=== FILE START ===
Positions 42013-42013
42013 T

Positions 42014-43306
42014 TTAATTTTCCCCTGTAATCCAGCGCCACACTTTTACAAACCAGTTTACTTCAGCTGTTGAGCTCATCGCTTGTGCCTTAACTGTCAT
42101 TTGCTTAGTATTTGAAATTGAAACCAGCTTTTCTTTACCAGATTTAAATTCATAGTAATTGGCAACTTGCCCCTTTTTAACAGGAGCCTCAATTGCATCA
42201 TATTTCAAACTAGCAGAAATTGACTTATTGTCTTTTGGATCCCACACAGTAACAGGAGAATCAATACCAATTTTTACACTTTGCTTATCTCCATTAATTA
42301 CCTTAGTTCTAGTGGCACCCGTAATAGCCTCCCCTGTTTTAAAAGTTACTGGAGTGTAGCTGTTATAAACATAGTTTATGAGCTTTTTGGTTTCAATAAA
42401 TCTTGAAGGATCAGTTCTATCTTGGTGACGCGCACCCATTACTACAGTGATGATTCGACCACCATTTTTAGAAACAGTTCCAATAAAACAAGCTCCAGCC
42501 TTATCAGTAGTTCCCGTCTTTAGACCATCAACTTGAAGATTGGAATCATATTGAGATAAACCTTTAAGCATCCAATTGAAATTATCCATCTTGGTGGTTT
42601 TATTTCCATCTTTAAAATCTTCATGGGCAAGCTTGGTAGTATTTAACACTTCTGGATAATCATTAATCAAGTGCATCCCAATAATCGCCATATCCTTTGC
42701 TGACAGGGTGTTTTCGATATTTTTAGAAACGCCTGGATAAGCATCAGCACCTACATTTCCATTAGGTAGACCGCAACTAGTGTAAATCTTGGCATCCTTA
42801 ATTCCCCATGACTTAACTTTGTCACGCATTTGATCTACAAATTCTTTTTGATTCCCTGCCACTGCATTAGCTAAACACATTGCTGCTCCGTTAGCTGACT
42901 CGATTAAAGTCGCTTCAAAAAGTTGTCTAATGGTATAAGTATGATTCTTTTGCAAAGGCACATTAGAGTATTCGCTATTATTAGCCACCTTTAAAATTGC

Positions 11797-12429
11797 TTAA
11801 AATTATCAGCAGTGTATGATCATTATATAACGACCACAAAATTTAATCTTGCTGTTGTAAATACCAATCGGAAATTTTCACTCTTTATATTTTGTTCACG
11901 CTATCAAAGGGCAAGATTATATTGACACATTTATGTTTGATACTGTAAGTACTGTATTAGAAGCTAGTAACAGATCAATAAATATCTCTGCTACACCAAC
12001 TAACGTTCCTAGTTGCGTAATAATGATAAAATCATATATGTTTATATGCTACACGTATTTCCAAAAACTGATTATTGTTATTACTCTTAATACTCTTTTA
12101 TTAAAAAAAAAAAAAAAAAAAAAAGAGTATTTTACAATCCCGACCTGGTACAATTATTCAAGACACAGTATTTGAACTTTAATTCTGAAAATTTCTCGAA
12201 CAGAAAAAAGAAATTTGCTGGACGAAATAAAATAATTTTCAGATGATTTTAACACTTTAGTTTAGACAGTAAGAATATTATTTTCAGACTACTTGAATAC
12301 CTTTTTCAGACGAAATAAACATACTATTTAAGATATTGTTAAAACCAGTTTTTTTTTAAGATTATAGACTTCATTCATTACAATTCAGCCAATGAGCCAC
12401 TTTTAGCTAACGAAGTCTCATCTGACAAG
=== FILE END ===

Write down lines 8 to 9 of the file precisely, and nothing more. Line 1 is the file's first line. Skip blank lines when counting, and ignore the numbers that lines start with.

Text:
42401 TCTTGAAGGATCAGTTCTATCTTGGTGACGCGCACCCATTACTACAGTGATGATTCGACCACCATTTTTAGAAACAGTTCCAATAAAACAAGCTCCAGCC
42501 TTATCAGTAGTTCCCGTCTTTAGACCATCAACTTGAAGATTGGAATCATATTGAGATAAACCTTTAAGCATCCAATTGAAATTATCCATCTTGGTGGTTT